Secrets of Endgame Technique
Successful endgame play is all about technique. In this third volume of the series the authors explain how to study the endgame and to analyse endgame positions, and illustrate the highly important technique of converting an advantage
This series of books is addressed to those who do not regard chess simply as an amusement, but want to understand its secrets more deeply and substantially raise their standard of play. How can this be achieved? What are the ways and methods of working independently on chess? That is what we teach in our school, and that is what is described in these books. We hope that you will derive benefit from them.
Mark Dvoretsky, Artur Yusupov
Perhaps, dear reader, you are already familiar with the first two books, based on material from the Dvoretsky-Yusupov school for talented young players (Secrets of Chess Training and Secrets of Opening Preparation). Then you will already know the main principles by which we are guided. We have held several thematic sessions of the school, devoted to a particular aspect of improvement in chess. The aim of the sessions was not to convey specific information - for this we had too little time. It was far more important to discover the deficiencies in the pupils' play and to help them to eradicate them, to demonstrate the most effective ways of studying chess, and to acquaint them with general mechanisms, ideas and methods of play. You now have before you the third book (there are five in all). It is based on our work at the third session of the school, devoted to the problem of improving endgame and technical mastery.
During recent years the regulations for tournaments and matches have changed significantly - now games are hardly ever adjourned. Previously, after taking play into an ending, you could investigate its subtleties in home analysis, whereas now you have to act directly at the board. Without an excellent knowledge and, what is even more important, understanding of the laws of the endgame, it is not easy to cope with this task, especially if account is taken of accumulated fatigue from the preceding battle. And yet endgame mistakes are the last in the game - it is no longer possible to repair them! It is clear that today the importance of endgame and technical mastery has grown sharply.
In my bookcase there are numerous weighty tomes devoted to the theory of endings. Is it conceivable to assimilate and remember all the information contained in them? It turns out that it is not at all necessary to do this. After reading the first part of this book, you will see that 'your' system of endgame knowledge can and should be compact, easy to assimilate and remember, and you will learn how to develop it, by making the acquaintance of certain important sections of the theory of rook and minor piece endings.
The second part of the book is devoted to an analysis of complicated practical endings. Such an analysis helps to deepen and consolidate endgame knowledge, and aid the development of traits of character and thinking necessary to every player.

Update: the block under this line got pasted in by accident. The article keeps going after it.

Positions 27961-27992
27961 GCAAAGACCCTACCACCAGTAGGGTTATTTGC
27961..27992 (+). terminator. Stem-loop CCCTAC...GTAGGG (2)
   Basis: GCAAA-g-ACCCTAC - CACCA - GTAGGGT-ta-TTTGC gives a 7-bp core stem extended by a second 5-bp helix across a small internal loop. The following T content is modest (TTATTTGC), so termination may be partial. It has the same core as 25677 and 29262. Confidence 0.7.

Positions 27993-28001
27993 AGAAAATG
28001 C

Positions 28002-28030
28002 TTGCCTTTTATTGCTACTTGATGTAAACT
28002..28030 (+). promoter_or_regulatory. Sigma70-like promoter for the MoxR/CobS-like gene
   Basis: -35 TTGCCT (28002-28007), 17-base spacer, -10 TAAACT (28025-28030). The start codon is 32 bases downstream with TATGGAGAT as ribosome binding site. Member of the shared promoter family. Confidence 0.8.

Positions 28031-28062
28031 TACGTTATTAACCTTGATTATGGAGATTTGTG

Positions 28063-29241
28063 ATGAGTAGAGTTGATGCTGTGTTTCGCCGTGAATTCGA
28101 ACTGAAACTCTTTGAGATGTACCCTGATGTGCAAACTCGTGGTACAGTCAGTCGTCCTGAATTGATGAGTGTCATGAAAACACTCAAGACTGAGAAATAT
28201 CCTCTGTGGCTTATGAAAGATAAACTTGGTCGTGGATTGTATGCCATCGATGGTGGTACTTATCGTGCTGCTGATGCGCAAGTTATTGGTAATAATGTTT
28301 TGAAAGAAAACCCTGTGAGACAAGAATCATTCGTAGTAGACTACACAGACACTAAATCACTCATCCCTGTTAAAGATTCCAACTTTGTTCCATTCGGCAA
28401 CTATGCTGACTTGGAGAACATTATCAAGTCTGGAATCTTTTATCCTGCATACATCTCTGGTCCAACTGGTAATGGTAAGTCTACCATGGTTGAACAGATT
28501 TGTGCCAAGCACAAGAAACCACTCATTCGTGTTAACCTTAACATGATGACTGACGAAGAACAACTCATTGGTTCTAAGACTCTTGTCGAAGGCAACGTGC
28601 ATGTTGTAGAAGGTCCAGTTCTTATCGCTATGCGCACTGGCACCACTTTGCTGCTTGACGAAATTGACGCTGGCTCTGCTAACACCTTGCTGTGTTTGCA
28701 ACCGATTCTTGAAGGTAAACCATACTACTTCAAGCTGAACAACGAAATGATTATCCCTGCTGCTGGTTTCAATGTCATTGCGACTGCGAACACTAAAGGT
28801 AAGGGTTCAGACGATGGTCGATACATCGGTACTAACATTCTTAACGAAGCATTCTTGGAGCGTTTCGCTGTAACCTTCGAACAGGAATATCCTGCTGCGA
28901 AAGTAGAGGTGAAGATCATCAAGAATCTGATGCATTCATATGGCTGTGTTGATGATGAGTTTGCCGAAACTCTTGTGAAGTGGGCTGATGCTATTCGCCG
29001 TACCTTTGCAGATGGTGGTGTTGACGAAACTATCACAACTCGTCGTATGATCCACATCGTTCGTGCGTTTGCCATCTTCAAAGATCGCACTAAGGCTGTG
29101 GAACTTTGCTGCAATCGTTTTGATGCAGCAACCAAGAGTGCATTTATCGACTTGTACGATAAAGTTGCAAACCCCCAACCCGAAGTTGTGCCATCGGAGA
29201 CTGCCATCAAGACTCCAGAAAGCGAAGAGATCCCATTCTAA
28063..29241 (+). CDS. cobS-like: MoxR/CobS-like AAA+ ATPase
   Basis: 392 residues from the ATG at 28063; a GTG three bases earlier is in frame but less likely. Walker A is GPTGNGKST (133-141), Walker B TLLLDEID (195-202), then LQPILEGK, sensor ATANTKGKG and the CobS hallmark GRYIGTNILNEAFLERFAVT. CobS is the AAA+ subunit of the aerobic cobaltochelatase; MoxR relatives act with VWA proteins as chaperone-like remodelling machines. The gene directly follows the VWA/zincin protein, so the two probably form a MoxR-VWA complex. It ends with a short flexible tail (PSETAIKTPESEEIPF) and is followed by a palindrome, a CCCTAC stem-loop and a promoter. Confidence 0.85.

The technique of converting an advantage is a stumbling-block for many players. To raise your technical mastery requires developing in yourself certain important skills in seeking and taking decisions, moreover not purely chess, but, so to speak, 'psychological-chess' decisions. The question of how to improve your technique is examined in the third part of the book. Here are both the 'theory' of this question, and its practical application - both by a critical analysis of games played by young players, and at the very highest grandmaster level.
By tradition, the final part is devoted to an analysis of games by the pupils of the school.
This book was first published in the 1990s. During the preparation of this new edition I checked all the games and endings on a computer, which, naturally, gave rise to numerous improvements and additions. In addition, a quite large chapter has been added, one which was written many years after the first edition was published. In it some instructive examples of the successful or unsuccessful solving of complicated technical problems are analysed - they will help you to understand more deeply the technique of converting an advantage, a problem which is exceptionally important for every player.
Practically alt the players whom I have trained have possessed good technique and an excellent understanding of the endgame. This means that the working methods described in this book have stood the test of time. I hope that they will also prove suitable for you.
006 Preface (Mark Dvoretsky)
PART I ENDGAME THEORY
008 How to Study the Endgame (Mark Dvoretsky)
038 The Theory and Practice of Rook Endings (Mark Dvoretsky, Artur Yusupov)
064 From the Simple to the Complicated: The Theory of Endings with Opposite-colour Bishops (Mark Dvoretsky)
082 The Arithmetic of Pawn Endings (Mark Dvoretsky)
PART II ENDGAME ANALYSIS
088 Typical Endings with Connected Passed Pawns (Vladimir Vulfson)
097 Adventures on Adjournment Day (Mark Dvoretsky)
102 Solo for a Knight (Artur Yusupov)
108 More about the 'Montaignian' Knight (Mark Dvoretsky)
PART III TECHNIQUE
112 Converting an Advantage (Mark Dvoretsky)
153 Technical Procedures in a Grandmaster Battle (Artur Yusupov)
158 Lessons from One Particular Endgame (Mark Dvoretsky)
165 Grandmaster Technique (Mark Dvoretsky)
199 Analysis of a Game (Artur Yusupov, Mark Dvoretsky)
212 From Games by Pupils of the School (Artur Yusupov)
225 Index of Players and Analysts